This chapter analyses emergency calls to see how the incident report of callers is ascribed either the action of making a request to the emergency call centre or the action of providing a service to the call centre. In accordance with Whalen & Zimmerman (1987) and Bergmann (1993), we see that when the caller thanks the call-taker in response to the dispatching of assistance, the caller’s incident report is treated as a request, while the call-taker by thanking the caller ascribes to the caller the action of having provided a service. Adding to their analyses, this chapter shows that action-ascription is subject to local interactional contingencies much more than to interaction-external identities such as the caller’s relation to the incident. We show examples where callers who are directly involved in the incident are treated as providing a service and we show examples of witness-callers who are treated as making a request. For action-ascription, this means that the turn to which an action is ascribed and the turn that ascribes the action need not be adjacent. Further, this chapter shows that in these not-adjacent contexts, the interaction in between may strongly impact upon the eventual action-ascription.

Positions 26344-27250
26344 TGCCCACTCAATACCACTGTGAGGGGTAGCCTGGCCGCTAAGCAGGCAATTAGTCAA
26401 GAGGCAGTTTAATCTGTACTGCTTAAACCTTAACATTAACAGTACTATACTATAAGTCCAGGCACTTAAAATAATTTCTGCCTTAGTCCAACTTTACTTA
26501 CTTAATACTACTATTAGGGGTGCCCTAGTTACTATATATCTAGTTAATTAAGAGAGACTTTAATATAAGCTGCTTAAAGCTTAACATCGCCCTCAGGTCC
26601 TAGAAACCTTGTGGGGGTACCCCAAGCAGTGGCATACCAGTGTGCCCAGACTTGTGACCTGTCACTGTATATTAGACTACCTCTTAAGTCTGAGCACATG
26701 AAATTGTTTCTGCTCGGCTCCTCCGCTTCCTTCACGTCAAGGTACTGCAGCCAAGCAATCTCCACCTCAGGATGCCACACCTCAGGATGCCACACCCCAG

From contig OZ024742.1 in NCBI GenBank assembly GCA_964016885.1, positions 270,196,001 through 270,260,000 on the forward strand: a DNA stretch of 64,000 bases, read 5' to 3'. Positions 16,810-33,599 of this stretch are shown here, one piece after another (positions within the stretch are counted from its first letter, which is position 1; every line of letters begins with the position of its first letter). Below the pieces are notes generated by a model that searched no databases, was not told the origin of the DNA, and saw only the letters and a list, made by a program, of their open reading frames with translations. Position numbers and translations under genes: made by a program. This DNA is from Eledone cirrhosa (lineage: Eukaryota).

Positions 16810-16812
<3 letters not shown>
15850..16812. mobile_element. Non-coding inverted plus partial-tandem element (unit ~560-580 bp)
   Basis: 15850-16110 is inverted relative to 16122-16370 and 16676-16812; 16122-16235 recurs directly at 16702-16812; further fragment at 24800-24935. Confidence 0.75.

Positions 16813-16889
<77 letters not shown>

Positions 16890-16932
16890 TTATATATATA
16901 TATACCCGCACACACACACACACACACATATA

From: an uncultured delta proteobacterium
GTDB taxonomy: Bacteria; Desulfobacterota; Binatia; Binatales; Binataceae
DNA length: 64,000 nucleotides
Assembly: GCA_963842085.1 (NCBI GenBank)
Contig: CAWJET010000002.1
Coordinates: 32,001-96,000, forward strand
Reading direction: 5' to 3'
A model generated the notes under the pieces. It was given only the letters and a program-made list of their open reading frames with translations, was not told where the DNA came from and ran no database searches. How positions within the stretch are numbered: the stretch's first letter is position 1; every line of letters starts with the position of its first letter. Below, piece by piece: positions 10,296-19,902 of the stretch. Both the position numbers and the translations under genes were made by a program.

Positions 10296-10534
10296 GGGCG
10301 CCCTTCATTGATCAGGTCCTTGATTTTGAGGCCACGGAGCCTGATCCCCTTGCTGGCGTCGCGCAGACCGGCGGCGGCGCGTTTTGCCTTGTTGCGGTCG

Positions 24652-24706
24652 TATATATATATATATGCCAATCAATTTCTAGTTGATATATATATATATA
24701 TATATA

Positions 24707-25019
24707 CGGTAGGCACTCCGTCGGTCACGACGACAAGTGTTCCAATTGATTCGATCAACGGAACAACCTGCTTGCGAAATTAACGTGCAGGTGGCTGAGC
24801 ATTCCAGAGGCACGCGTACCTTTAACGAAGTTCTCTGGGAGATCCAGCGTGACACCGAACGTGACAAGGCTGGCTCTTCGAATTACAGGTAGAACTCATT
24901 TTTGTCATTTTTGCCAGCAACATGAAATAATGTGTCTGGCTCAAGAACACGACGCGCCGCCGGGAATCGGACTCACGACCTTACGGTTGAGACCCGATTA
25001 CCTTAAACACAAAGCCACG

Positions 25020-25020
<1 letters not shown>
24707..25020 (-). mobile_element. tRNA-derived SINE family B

|Title of host publication||Action Ascription in Interaction|
|Editors||Arnulf Deppermann, Michael Haugh|
|Place of Publication||Cambridge|
|Publisher||Cambridge University Press|
|Number of pages||21|
|Publication status||Published - 2022|
|Name||Studies in Interactional Sociolinguistics|